The recent return of craft to the contemporary art scene is a welcome move. This new turn sees artists working in process oriented art practices as a counter to the extravagant spectacle privileged throughout the celebrated biennale circuit. The foundling vision of JamFactory was concerned with nurturing creative talent to develop ‘a world-class crafts and design facility.’ Through its 40-year colourful history, the institution has had plenty of detractors and endured strong criticism. Thankfully, the gritty determination of the people involved has ensured its survival. As an educative and creative institution, JamFactory stands alone in Australia’s cultural history. This travelling exhibition presents an opportunity to see the latest work by some of our leading artisans. Many exhibitors are current or past educators at JamFactory, and their work appears in national and international public collections. From the quality of the works on show through to its clever curatorship, Designing Craft/Crafting Design is testimony to…more

 

"Black Dog", readymade found object, 2013, mage courtesy Carl Warner via the artist.

“Black Dog”, readymade found object, 2013.

The critical discourse currently surrounding conceptual art positions it as an art form that seamlessly dovetails and intermingles with the disciplines of painting, music, video, sculpture, photography, performance and installation art. This trans-disciplinary approach, birthed by Duchamp, toward a fluxus manifestation: a movement that artistically supplemented a contemporary positioning of conceptualism, is clearly evidenced throughout Moore’s work. Spanning the performance of alter egos, video, spoken word, participatory installation, sound art, appropriated texts, an ironic play on meaning and the readymade artistic object, the choices Moore makes are all imbued with his ongoing thesis surrounding implied and overt racial gestures of discrimination and the unceasingly inherent scripting of Indigenous identity by forces that lay outside of Indigeneity…more

 

Anvil (nut cracking stone).

Anvil
(nut cracking stone).

written on the body runs to the heart of an ongoing conundrum of museum ethnographic collections in that ‘while objects reflect the situation from which they are derived, they also present a distorted image of that situation even as they often come to stand for it.’ As highlighted in this exhibition, the early 20th century practice of labelling objects perpetuated the lacuna between the museum object and what it purports to represent. Many of the objects in this show are those sourced from the 1930s to the late 1950s when the Museum’s founder, Lindsey P. Winterbotham, amassed a considerable collection. As was common practice in this period, objects were written upon as a means of identification and interpreted according to the collector’s background and own set of meanings. The exhibition promulgates that these crudely scrawled numbers and initials deface…more 

 

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Kerry Tribe: ”There Will Be________ ” 2012.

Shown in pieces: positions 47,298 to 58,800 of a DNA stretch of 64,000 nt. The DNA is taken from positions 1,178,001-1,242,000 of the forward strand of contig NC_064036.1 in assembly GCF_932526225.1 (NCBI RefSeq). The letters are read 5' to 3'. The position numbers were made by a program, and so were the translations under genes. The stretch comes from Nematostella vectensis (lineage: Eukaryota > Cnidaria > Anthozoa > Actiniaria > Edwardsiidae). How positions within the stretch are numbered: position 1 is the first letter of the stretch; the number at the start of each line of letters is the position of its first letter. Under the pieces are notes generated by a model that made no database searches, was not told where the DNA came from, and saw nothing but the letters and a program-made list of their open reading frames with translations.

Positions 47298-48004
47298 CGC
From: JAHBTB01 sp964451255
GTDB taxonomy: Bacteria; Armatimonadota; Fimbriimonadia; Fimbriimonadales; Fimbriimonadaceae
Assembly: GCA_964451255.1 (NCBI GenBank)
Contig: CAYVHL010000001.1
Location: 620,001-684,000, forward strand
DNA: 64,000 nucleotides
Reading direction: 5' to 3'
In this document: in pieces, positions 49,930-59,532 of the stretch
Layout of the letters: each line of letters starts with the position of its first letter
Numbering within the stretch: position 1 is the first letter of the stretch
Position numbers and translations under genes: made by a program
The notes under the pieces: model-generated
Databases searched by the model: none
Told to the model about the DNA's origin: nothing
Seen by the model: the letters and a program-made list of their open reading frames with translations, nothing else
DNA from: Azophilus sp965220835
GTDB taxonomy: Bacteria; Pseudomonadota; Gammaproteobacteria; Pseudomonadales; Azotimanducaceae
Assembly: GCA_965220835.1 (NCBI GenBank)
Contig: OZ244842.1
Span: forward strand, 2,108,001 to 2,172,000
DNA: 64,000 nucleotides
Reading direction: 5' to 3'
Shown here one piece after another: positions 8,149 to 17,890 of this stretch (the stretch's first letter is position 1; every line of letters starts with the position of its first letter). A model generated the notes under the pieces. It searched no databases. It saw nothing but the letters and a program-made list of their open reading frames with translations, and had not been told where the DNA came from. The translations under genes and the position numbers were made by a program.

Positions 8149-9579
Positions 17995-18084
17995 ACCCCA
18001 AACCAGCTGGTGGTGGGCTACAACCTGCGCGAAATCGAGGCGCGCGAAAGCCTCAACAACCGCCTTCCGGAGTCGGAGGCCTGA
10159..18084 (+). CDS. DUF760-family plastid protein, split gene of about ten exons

Throughout her complex and multi-faceted oeuvre Tribe is well known for her pathological amounts of appropriation. The cult of postmodern cultural quotation is simply inescapable. The language that Tribe utilizes – sourced from the sixty three films shot on location at Greystone mansion – intelligibly operates as the trigger that ignites this felt push/pull from the clearly signified to a distinctly disenfranchised contextual unease and yet it is this language that manifestly resonates with an audience’s lived cinematic memory. The complication of language utilized throughout the work can be seen to be operating as an artistic strategy initiating an awareness, a bodily recognition within the viewer and speaks to just how out of step we can become in the construction of and the seemingly indiscernible organization of a working memory…more

 

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“I Feel For You 3″

A fearless and at times brutal re-imagining of the act of contemporary figurative painting, the artwork of Celeste Chandler unmistakably engages with the development of a new set of strategic maneuvers in her reconfiguration of a visual lexicon with which to communicate ideas. This was clearly evidenced and importantly felt in her most recent solo exhibition The Embarrassment of Sincerity: The Changing State of Contemporary Figurative Painting, shown at the Margaret Lawrence Gallery, Melbourne, from the sixth to the fifteenth of February 2014. The unmitigated import of Chandler’s visual grammar of potentiality surrounds an artistic economy of sensation mediated by the inherent instability of an ambiguous perception…more

 

Megan Puls: Although there is much talk in art journals of the ‘drive for equality’ across all mediums in 21st century art...more  

Chris Inwood: as a whole the most striking and visually immediate theme of the collection is the emphasis on technical process...more  

Kitty Horton: what becomes apparent is an order and intention through this body of work that gradually reveals...more

Nic Plowman: produced in the wake of Australia’s first parliamentary enquiry into institutional child-sex abuse, Plowman’s subject is...more